Would you buy life insurance at a rock concert?
If you took an $800 dress out of Neiman Marcus and sold it on the street, would it be worth as much?
Why don't they sell books at the grocery store? But Price Club used to sell tons of CDs...
When you spend all day making stuff (and making it better) it's easy to get carried away with the magic of your stuff. You (and your team) believe that your service, your candidate, your new product--whatever it is--is so powerful and well-priced and effective that any rational person will choose to buy it instead of the competition.
But what if you're selling it in the wrong place?
Or with the wrong tone of voice?
I think context is underrated. Especially online.
Yes, Amazon sells just about everything, but my bet is that you could build an online process that would dramatically increase the yield per click that they receive (for your product, anyway).
The narrative of discovery is an essential part of how someone decides to try your product. What did the click before your site look like? What's that missionary wearing?
Marketers are terrible at thinking about this and worse still at sussing it out. How many times have you heard (or read on a form) "how did you hear about us?" That's an okay question, but not nearly as important as, "what was going through your head in the moment before you decided to take a huge risk and buy something from us for the first time?" Of course, you can't ask that question, but that's what you need to know.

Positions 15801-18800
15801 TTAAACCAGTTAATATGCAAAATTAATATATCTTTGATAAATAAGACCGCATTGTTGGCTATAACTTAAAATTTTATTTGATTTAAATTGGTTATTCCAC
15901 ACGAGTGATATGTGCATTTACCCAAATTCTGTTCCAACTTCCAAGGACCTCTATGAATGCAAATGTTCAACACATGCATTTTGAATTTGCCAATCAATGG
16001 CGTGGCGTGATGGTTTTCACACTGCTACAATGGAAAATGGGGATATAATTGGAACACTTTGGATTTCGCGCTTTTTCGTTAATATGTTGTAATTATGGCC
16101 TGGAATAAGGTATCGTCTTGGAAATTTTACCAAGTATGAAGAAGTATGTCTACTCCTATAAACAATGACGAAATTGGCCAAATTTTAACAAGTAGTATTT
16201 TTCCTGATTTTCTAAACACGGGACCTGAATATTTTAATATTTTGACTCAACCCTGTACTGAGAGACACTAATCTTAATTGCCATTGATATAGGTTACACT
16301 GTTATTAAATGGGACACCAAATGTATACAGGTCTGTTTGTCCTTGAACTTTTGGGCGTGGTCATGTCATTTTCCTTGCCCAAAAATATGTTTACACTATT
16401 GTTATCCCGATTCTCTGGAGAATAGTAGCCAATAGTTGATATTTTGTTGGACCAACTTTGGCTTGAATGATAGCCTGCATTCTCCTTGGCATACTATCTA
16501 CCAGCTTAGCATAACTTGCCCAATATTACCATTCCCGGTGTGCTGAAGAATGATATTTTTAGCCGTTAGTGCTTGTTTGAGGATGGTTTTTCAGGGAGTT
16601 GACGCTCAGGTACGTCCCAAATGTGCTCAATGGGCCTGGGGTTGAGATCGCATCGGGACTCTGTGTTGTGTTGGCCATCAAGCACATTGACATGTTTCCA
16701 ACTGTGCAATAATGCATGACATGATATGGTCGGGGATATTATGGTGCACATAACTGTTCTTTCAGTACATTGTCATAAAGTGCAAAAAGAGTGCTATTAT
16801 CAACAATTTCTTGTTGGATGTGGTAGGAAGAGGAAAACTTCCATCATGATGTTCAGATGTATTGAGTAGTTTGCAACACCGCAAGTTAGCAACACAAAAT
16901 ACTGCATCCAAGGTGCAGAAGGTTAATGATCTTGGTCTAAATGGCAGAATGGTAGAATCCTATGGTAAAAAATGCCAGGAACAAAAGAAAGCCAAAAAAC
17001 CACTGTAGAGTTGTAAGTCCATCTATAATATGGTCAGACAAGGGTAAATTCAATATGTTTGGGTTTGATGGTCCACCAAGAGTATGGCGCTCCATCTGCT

Some blogs don't sell very hard. They're not filled with ALL CAP COME ONS or frequent, nearly constant links to all the stuff you can buy or links to the latest postive reviews. Other blogs, on the other hand, have a very different posture. They make it clear to the reader that the purpose of the blog is to sell something, and they do it over and over again, to apparently great success. What's going on here?
What's happening is a shift in context.
Salespeople are often effective because they make it clear from the first moment that they are salespeople. They are trying to sell you something. That makes the conversation authentic and transparent and goal-oriented. Others succeed because they take precisely the opposite tack, selling trust first and products second. I think both approaches can work, but being muddled about what you're doing never will.
The Zagat restaurant guides had a breakthrough early on because they were able to get distribution in places that weren't bookstores--like the counter of the local Korean deli. By intentionally changing the context, they stood out enough to reach people in a different mindset.
On the other hand, the guy who tried to pitch me financial services as I was packing up my computer after a speech didn't have a prayer.
What's your context? Could you find a better one?